>>attempt was to compile OGL programs like yours but I get lots of link errors. Probably I'm missing
>>something about how the compiler works. Are there any special settings?

Well, first of all, get rid of all the packages connected. You don't need that. Also, make
sure you start with a application with no forms. Also, the IDE tends to work by using
keywords in the file vcl/vcl.h. These keywords are BCB specific I think, but generally they
simply mean you can include units and libraries.

The IDE doesn't seem to be engineered towards these keywords, and doesn't like you
avoiding them. So the keywords like USEOBJ and USELIB are important. Notice the macro
basically tells the compiler to include the file, because the compiler often calls the
linker itself, instead of waiting on the make program. You can specifically use the
compiler and linker yourself from the command line, or batch file (bcc32 and tlink/ilink).

You could edit the makefile, but they tend to be hard to work with. So,
I do recommend using the simple keyword. There is normally a .cpp file that is the main
project file. To use .cpp source file throughout the entire project, just use the USEUNIT()
macro, with the file in the brackets. EG USEUNIT("FOO.CPP"). Not that hard really.

Conor Stokes

 
Conor Stokes

June 02, 1999, 04:58 AM



OGLfan wrote:
>>
>>>>Well the first thing you gotta do is make sure the form you have made is actually got the
>>>>right settings, eg make sure it is pop up and stuff. Personally, I don't use forms with
>>>>CBuilder3 for OGL, mainly because it is more trouble than simply creating a window, and making
>>>>a rendering context for it. And also, I have noticed that loading OGL dynamically seems to
>>>>also be more reliable than including a implib dll. So, I use that. Also, I don't think you can
>>>>use the forms correctly to get fullscreen ogl with mode changes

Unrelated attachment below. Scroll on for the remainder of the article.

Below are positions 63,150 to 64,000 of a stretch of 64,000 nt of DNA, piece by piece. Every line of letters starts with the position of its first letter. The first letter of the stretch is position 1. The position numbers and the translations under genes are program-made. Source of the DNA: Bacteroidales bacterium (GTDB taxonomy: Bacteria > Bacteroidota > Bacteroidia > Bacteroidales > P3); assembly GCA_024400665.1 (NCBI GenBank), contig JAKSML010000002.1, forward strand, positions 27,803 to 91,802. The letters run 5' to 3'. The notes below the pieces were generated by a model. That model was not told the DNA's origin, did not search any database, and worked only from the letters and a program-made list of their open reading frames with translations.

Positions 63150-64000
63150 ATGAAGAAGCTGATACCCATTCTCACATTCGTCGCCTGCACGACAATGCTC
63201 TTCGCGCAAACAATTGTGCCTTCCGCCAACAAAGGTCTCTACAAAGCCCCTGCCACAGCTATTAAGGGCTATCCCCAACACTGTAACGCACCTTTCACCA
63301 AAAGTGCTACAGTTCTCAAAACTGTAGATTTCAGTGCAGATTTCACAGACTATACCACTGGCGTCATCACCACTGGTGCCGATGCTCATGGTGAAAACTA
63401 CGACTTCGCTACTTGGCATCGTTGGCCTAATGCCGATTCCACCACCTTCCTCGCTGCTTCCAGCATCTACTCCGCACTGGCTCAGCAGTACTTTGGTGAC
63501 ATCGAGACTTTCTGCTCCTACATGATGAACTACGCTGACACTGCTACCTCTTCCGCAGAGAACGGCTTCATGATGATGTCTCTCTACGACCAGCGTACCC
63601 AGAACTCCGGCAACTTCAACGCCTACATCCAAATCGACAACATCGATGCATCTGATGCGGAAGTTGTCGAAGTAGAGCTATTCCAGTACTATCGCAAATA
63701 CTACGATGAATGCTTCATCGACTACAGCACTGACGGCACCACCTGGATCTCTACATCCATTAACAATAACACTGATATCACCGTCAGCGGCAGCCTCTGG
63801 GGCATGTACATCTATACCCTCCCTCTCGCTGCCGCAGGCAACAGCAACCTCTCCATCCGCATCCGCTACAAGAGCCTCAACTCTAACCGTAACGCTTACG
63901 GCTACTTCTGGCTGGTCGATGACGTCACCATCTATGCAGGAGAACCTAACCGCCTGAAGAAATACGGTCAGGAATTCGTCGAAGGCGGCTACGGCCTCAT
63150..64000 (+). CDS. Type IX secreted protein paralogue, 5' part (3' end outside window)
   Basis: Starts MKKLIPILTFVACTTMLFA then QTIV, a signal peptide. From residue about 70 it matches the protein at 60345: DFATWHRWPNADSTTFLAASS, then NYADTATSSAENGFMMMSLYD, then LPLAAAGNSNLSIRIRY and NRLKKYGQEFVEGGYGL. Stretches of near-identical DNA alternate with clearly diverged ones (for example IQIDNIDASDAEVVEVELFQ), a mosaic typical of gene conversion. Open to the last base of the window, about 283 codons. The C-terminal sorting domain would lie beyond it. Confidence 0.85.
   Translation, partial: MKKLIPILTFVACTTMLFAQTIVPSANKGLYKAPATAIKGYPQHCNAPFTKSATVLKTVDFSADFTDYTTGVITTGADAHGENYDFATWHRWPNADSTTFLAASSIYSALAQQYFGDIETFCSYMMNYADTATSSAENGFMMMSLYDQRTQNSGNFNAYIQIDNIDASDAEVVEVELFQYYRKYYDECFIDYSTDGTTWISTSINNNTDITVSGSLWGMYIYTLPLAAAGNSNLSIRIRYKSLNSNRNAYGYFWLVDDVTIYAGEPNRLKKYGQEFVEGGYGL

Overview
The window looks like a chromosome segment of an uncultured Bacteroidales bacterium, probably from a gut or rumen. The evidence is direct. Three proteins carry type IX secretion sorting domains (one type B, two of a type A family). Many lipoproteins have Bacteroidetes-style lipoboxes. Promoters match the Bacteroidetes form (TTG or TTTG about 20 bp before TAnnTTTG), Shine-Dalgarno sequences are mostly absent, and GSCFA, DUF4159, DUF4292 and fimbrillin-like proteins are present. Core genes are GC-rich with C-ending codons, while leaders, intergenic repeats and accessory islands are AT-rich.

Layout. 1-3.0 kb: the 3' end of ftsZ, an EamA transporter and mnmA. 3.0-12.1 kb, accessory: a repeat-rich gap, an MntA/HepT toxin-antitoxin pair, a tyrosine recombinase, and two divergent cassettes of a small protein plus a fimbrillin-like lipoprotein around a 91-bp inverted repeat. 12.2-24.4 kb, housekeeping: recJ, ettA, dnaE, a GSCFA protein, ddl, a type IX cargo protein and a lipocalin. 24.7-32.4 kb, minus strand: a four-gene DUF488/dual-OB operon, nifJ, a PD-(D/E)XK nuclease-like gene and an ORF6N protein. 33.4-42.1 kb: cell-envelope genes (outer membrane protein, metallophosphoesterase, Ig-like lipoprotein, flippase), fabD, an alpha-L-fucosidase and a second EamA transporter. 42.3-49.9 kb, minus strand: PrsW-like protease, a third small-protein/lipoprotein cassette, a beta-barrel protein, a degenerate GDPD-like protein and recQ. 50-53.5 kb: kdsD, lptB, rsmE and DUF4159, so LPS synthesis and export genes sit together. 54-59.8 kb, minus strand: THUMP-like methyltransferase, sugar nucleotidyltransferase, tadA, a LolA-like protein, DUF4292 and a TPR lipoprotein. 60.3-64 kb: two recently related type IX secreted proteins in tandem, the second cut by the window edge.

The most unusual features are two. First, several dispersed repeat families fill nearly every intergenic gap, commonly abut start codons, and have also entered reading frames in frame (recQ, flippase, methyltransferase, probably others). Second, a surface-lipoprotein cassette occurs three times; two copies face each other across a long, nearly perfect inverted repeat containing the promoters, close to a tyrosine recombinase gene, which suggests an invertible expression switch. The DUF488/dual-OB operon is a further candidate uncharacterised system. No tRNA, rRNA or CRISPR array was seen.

>>>>(you end up with a windows bar).
>>
>>
>>How do you compile the programs without the IDE? I'm quite new to the CBuilder3 too. My first
>>attempt was to compile OGL programs like yours but I get lots of link errors. Probably I'm missing
>>something about how the compiler works. Are there any special settings?

Well, first of all, get rid of all the packages connected. You don't need that. Also, make
sure you start with a application with no forms. Also, the IDE tends to work by using
keywords in the file vcl/vcl.h. These keywords are BCB specific I think, but generally they
simply mean you can include units and libraries.

The IDE doesn't seem to be engineered towards these keywords, and doesn't like you
avoiding them. So the keywords like USEOBJ and USELIB are important. Notice the macro
basically tells the compiler to include the file, because the compiler often calls the
linker itself, instead of waiting on the make program. You can specifically use the
compiler and linker yourself from the command line, or batch file (bcc32 and tlink/ilink).

You could edit the makefile, but they tend to be hard to work with. So,
I do recommend using the simple keyword. There is normally a .cpp file that is the main
project file. To use .cpp source file throughout the entire project, just use the USEUNIT()
macro, with the file in the brackets. EG USEUNIT("FOO.CPP"). Not that hard really.

Conor Stokes

 
OGLfan

June 08, 1999, 10:00 PM

Oh, thanx!

 
Gabor

June 22, 1999, 02:16 AM

There's a really good OpenGL component for Builder. It comes with tons of examples. Some are very basic. For Example: rotating a single polygon in 2D.

Check out this page:
http://pc-heartbreak.physiol.ox.ac.uk/OpenGL/

--Gabor

 
This thread contains 7 messages.
 
 
Hosting by Solid Eight Studios, maker of PhotoTangler Collage Maker.